Spain's Senate has rejected a bill on gay marriage but MPs are likely to make it law when it returns to the lower chamber of parliament next week.
Opinion polls suggest the bill has public support in Spain
The upper house voted 131 to 119 to throw out the bill, condemned by Spain's dominant Roman Catholic Church.
However, Congress has already backed the legislation and is expected to push it through next week.
Belgium and the Netherlands are the only EU states to have legalised gay marriage to date.
Members of the Catalan Christian Democrats joined the conservative opposition Popular Party (PP) in opposing the bill.
Their political groups ranked amongst tens of thousands, including nuns and bishops, who demonstrated against the measure in Madrid on Saturday.
They say it puts same-sex and heterosexual marriages on exactly the same legal footing, including the right to adopt children.
Ahead of Wednesday's vote, the PP had to apologise for comments by a guest speaker who said homosexuality was a "pathology".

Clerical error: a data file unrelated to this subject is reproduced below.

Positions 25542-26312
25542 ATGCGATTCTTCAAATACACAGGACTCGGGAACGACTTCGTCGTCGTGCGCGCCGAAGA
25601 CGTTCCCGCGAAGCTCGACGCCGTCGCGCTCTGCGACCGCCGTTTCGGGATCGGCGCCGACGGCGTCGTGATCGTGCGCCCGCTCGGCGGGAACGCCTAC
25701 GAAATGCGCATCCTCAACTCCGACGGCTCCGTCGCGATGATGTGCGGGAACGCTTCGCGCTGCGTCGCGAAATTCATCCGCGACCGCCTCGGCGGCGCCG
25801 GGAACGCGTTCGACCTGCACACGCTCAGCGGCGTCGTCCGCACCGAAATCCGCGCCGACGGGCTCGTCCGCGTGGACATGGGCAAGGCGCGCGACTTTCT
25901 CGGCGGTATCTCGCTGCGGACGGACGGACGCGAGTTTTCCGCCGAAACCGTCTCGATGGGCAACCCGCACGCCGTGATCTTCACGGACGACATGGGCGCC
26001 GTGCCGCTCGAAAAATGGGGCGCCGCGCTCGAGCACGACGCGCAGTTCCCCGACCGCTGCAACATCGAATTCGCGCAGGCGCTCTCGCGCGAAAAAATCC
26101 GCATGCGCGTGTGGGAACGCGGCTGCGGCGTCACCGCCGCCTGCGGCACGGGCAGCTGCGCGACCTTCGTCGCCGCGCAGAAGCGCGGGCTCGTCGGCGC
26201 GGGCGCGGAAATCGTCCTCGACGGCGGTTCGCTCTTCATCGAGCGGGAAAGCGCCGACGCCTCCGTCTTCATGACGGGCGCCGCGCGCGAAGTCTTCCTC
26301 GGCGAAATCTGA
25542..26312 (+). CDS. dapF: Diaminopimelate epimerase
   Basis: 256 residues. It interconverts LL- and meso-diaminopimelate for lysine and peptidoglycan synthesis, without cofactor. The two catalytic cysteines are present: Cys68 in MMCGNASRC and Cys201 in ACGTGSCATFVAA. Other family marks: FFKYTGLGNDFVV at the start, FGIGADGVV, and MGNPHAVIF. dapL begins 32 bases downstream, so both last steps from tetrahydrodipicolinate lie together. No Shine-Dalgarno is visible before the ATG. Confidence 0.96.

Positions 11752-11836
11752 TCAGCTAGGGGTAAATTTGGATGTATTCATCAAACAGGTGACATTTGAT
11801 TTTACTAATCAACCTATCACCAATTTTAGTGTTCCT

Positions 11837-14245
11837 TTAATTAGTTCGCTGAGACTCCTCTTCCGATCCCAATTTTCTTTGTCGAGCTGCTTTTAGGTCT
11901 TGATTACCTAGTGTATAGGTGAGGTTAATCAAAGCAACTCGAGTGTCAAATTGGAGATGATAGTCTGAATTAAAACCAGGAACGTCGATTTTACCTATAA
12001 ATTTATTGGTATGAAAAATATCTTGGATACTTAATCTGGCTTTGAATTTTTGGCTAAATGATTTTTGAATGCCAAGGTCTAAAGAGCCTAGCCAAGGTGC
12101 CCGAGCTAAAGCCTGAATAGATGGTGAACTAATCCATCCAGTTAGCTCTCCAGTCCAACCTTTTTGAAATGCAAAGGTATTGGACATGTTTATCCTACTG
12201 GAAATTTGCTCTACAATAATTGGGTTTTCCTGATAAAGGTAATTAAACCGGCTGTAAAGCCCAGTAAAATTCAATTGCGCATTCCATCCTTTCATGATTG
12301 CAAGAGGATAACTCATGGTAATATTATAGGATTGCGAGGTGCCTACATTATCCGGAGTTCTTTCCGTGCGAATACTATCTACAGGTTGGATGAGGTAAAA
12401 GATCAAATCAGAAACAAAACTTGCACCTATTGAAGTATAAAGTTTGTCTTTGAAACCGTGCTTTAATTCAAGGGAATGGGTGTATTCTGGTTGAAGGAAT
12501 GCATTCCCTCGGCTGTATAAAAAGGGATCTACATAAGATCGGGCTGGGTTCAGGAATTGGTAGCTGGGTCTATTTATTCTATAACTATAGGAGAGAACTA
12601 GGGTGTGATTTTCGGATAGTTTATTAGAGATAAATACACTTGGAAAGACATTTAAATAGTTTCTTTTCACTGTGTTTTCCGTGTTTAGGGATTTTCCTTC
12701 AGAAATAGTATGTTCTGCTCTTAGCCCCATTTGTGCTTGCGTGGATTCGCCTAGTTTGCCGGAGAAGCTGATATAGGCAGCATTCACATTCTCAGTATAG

Aquilino Polaino, professor of psychiatry at Madrid's Catholic University, told the Senate that homosexuality was caused by a "violent, hostile, distant or alcoholic father" or "a cold, over-protective mother".
PP group leader Pio Garcia-Escudero apologised, saying he regretted any offence caused.
The ruling Socialist Party described Mr Polaino's views as "grotesque and Palaeolithic".
Opinion polls suggest that a majority of Spaniards support the gay marriage and adoption bill.
However, the move has met resistance in the predominantly Roman Catholic nation, with several Spanish mayors saying that they will refuse to marry same-sex couples if the bill becomes law.